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Reflections on Use of Twitter at the #CILIP-CYMRU09 Conference

Posted by Brian Kelly on 26 May 2009

tweets with the #cilip-cymru09 tagLast week I gave a talk on “Virtual Space for All: The Opportunities and Challenges Provided By The Social Web 2.0” at the CILIP Wales, Welsh Libraries, Archives and Museums Conference 2009. The organisers, Mandy Powell in particular, were keen on building on the success of the amplification of the recent CILIP2 open meeting by encouraging exploitation of the conference’s WiFi network though use of Twitter with the conference tag ‘#cilip-cymru09‘. Although the numbers of twitterers were small I thought it was interesting to observe and reflect on the ways in which Twitter was being used and the possible benefits it can provide as usage grows.

Jane Stevenson of the Archives Hub, MIMAS, University of Manchester, was the main conference twitterer. As can be seen for the accompanying image, Jane provided a running commentary of the talks (in this case my talk) with, on a number of occasions, links provided to the resources being described, such as the link to the National Library of Wales community wiki at What we have here is potentially an accessibility benefit, provided by the textual transcript of a talk.

In contrast a tweet by BeccaDavies, who chaired my session which asked “have we ritualised our reasons for not allowing access to web 2.0 – can we remember why? #cilip-cymru09” provided me with a new insight into my talk (a talk which I have given on a number of occasions recently). Have established a number of unthinking reasons for not engaging with the Social Web?  I’d not thought of it in those terms before.

Bob McKee, CEO of CILIP, in his introductory comments for the panel session, suggested that as well as the physical space provided by libraries and the virtual space which I described,  there is also an internal space, where the learning takes place. A tweet by MartinNHW commented on this remark: “#cilip-cymru09 Bob McKee – re Martyn Wade: space between our ears – echoes of JG Ballard’s inner space – as well as physical and virtual“. Afterwards I heard Bob remark that he hadn’t made the connection with JG Ballard’s ‘inner space’, but seemed to welcome this analogy. Again we are seeing how Twitter can provide differing perpectives on a talk, which can help enrich the learning for others.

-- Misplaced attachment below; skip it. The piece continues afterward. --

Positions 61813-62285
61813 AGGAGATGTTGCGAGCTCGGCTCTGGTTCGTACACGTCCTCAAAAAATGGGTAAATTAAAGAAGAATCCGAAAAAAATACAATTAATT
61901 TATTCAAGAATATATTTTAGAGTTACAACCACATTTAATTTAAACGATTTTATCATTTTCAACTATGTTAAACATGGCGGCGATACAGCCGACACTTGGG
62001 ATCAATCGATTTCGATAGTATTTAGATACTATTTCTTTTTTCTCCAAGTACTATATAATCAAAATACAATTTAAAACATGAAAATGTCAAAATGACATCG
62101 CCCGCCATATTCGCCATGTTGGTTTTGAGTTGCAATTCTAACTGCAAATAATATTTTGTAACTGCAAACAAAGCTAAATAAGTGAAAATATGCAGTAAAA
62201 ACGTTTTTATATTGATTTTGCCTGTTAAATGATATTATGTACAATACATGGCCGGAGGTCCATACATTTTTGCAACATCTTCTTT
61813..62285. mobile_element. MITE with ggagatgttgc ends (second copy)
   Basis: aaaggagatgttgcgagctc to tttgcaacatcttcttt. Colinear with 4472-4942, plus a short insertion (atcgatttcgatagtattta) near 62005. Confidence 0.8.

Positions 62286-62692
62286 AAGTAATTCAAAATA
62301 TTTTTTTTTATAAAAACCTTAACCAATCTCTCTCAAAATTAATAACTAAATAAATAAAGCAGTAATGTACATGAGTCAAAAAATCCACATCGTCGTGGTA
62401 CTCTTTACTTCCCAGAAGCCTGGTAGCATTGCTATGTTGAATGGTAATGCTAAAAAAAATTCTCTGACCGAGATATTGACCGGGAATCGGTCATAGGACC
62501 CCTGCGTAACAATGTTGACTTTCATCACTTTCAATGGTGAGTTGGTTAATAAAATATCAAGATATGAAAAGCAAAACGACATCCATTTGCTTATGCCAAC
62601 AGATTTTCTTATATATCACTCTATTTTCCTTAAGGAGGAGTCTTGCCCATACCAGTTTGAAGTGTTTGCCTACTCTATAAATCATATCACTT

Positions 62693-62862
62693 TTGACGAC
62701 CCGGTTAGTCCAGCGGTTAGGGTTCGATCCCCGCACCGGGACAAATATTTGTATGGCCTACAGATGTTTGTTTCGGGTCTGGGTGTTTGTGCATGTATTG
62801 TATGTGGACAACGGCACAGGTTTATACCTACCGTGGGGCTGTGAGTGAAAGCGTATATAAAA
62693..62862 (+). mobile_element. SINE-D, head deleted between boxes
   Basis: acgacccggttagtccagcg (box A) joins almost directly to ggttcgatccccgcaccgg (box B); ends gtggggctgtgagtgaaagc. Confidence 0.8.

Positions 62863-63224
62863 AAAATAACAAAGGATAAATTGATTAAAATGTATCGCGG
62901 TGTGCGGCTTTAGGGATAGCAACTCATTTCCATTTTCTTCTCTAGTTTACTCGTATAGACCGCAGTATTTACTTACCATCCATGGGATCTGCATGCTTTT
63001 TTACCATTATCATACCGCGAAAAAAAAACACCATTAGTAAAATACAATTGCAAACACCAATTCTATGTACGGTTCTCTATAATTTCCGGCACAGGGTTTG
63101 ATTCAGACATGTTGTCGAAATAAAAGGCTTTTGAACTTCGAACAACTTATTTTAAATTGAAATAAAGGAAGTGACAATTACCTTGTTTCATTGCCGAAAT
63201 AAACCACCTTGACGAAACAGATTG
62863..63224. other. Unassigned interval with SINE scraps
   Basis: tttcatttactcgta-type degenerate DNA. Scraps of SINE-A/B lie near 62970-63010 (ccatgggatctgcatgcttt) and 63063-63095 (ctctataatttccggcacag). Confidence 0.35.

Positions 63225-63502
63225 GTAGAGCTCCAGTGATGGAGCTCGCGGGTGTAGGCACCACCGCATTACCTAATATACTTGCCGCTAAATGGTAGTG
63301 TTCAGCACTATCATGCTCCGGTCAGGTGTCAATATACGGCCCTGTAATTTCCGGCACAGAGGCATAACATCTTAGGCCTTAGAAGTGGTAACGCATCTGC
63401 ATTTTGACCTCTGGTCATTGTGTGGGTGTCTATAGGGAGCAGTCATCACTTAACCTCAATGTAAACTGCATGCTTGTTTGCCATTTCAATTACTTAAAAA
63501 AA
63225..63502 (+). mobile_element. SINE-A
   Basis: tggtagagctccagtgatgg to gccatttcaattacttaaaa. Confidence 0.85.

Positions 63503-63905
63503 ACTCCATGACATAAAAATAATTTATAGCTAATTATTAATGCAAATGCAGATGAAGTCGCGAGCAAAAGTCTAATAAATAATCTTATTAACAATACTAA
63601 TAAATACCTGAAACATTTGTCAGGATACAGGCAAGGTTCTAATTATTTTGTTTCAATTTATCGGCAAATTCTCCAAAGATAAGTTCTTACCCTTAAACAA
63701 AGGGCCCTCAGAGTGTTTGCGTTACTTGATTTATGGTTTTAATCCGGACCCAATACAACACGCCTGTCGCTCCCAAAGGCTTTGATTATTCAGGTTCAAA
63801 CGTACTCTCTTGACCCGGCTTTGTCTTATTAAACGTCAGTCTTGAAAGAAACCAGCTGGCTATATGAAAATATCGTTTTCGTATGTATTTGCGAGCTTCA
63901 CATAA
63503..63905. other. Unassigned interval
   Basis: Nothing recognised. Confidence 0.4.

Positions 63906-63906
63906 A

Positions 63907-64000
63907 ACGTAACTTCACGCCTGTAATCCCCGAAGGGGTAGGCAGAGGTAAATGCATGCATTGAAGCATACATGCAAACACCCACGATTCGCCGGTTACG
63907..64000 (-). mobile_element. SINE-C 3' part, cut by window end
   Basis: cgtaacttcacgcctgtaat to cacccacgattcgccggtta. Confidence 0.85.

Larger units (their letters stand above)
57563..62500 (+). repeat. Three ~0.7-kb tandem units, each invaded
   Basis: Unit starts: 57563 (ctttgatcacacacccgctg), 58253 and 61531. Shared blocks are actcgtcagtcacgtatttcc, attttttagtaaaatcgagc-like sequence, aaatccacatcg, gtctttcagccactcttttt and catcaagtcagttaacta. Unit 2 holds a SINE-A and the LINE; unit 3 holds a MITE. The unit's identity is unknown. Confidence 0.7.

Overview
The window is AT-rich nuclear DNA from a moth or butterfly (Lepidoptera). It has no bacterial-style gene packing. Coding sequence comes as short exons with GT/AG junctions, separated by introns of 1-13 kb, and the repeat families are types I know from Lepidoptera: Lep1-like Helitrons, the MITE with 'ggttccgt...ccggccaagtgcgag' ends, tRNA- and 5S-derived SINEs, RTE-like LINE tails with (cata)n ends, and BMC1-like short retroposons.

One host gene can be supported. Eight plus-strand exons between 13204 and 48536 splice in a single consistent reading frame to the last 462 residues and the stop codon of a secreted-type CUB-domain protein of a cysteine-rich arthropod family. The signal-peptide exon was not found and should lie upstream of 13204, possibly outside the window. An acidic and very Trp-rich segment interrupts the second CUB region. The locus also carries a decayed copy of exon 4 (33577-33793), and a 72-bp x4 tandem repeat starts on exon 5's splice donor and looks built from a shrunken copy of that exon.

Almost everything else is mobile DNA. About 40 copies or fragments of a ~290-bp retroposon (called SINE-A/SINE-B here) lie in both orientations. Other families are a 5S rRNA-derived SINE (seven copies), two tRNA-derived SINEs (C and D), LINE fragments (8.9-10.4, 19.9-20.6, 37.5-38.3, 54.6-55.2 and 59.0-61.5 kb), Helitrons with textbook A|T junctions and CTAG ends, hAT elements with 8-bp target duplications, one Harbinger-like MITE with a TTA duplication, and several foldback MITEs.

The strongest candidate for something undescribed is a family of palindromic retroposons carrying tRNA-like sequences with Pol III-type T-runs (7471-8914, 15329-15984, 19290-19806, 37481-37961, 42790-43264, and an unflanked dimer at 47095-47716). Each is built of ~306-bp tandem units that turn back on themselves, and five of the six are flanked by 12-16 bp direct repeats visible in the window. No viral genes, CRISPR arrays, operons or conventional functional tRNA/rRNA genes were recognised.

We are starting to see a number of posts describing experiments in using Twitter in lectures, such as  Where for art thou Twitter? on the Classroom 2 blog, and The Twitter Experiment – Bringing Twitter to the Classroom at UT Dallas on the Kesmit-ing blog, Classroom idea: Twitter note-taking on Steve Outing’s blog, and Embracing the Twitter Classroom on the Huffington Post. We’ll be seeing much more of this, I suspect.

4 Responses to “Reflections on Use of Twitter at the #CILIP-CYMRU09 Conference”

  1. Gillian Hanlon said

    This is a really useful follow-up, both in terms of demonstrating the value of amplification and in considering issues for future implementation. Something that struck me in following the #cilip-cymru09 tweets was the issue of external participation, i.e. input from those not present. Obviously the number of participants was a factor here but I can see a clear difference between something like #cilip2, which, I think, became more of a professional debate/discussion rather than a general conference. I’m wondering if, in general terms, people not attending are more likely to ‘lurk’ than chip in. Or perhaps subject matter and/or publicity play a greater role in determining external participation? Interesting considerations for forthcoming CILIP in Scotland conference or #cilips09.

  2. […] experimentation at the CILIP Cymru conference which I described recently and also provided my Reflections on Use of Twitter at the #CILIP-CYMRU09 Conference. And, of course, it follows on from the successes of the CILIP2 open meeting which provided a […]

  3. […] Reflections on Use of Twitter at the #CILIP-CYMRU09 Conference […]

  4. […] institutions  may need to consider use of bilingual tashtags. Note, for example, that for the CILIP Wales 2009 conference the conference hashtag was cilip-cymru09. I should add, however, that I havent any experience of […]

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